I jumped on my mountain bike and headed back down. It had stopped raining for the moment, so that was a good thing. Just had to concentrate on finding that cell phone before it got soaked. I was riding downhill pretty fast and when I hit the woods trails I noticed something happened between the run and the bike ride. The temperature must have climbed 5 degrees and there were these big black clouds hanging low in the woods. What the heck????? I said. I really wished I would have thought that one instead of said that one because I found out soon enough. 9 million mosquitoes or maybe gnats came out to play in those warm, moist woods. Whatever they were there were swarms of them. I drove right through them on my bike. They went up my nostrils, down my throat, and I inhaled a couple. I coughed and spit and gagged up bugs for the next quarter mile now in a pissier mood then ever. I was just about to scream a very bad word at the top of my lungs to no one in particular, when I saw it. MY PHONE! There she was, lying on the side of the path with but a few raindrops on her. She was alive! I had to get her out of the rain and I realized I left my fanny pack on the kitchen counter. There was no place else dry to put her, so I had to shove her down the back of my GAP GIVE BACK pajama bottoms. They got something back alright.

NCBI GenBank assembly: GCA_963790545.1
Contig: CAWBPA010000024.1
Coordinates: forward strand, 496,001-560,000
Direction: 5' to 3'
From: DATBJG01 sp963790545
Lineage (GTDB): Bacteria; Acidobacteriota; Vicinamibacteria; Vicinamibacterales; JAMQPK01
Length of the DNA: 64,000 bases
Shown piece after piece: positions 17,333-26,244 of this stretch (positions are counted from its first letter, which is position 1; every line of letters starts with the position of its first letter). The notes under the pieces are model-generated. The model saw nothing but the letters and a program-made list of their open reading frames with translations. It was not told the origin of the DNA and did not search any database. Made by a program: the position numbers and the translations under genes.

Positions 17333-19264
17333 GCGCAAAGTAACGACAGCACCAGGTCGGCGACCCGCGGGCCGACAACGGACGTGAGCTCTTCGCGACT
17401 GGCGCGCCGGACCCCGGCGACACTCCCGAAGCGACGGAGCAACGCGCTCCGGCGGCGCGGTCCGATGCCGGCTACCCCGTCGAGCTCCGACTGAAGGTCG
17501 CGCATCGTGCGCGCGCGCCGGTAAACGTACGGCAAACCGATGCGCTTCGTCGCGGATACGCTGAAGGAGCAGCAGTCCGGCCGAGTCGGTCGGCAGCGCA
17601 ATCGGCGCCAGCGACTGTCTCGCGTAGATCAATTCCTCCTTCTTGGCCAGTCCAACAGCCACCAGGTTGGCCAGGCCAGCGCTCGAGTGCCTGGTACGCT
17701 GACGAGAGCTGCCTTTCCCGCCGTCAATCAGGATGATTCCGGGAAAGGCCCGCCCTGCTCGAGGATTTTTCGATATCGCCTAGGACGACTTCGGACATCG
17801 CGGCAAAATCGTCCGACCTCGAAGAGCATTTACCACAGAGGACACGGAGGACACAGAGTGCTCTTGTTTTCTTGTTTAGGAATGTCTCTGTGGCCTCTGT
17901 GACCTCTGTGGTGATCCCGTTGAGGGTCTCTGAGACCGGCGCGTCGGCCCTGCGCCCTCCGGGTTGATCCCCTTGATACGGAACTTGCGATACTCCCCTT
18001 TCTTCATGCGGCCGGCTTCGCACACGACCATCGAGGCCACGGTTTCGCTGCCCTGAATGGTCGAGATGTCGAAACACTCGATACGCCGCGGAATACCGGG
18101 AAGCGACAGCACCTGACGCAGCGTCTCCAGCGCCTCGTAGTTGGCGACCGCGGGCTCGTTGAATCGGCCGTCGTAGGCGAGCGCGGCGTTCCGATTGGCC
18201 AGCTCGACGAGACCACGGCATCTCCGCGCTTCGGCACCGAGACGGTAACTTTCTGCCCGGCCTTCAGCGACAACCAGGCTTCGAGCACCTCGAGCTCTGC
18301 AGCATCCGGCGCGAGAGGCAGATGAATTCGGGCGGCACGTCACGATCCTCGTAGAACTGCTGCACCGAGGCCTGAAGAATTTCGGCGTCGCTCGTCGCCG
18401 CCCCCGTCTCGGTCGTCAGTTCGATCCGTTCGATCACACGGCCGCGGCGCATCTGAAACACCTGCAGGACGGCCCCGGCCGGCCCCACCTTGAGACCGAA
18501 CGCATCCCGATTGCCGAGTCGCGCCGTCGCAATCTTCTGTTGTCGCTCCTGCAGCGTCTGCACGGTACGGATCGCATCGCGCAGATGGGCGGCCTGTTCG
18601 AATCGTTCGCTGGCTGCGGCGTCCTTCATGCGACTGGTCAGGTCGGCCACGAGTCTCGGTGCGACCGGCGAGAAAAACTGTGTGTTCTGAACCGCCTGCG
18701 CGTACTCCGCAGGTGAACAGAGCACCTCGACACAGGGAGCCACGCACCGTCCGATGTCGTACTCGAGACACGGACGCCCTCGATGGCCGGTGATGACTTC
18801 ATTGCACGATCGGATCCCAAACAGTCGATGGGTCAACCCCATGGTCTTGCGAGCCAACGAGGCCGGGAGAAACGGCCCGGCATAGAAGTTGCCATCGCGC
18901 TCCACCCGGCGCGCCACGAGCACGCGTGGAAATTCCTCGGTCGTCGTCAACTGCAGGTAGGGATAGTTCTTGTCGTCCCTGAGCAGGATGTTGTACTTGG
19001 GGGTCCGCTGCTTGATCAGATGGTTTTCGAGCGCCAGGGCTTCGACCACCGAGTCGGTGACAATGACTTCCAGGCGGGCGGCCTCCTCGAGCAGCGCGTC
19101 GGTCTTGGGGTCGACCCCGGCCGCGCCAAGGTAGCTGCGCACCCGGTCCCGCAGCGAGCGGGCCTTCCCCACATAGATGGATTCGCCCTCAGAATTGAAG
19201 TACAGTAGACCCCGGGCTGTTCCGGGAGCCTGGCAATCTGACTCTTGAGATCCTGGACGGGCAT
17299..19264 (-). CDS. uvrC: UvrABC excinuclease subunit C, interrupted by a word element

Change your attitude, Eloise the Lord reminded me again. Sigh---okay, okay, can't get much worse. I thought I'd liven things up a bit and pretended in my mind that I was Lance Armstrong on the Tour de France. I was going to pedal as hard and fast as I could no matter how much my quads burned. Heck, I had a twitchy calf, a stubbed toe, and a locust thorn in my arse, so what's the matter with a couple of lactic acid filled quadriceps? Plus all those bugs were chasing me because they were pissed off that I just ate some of their friends. I was a wanted woman. What I failed to factor in is that mud gets very slippery when its wet. I probably shouldn't have taken that last hill by the creek at top speed because my bike slid out from underneath me and I wrecked. And it was an ugly one. I was bent, tangled, muddy, and this time I did scream. I picked up a rock and threw it just because it felt good to throw something. I called to my elk to come help me up and do you know that apple eating jerk didn't even come to my rescue. Forget him. The hunters can have him come November.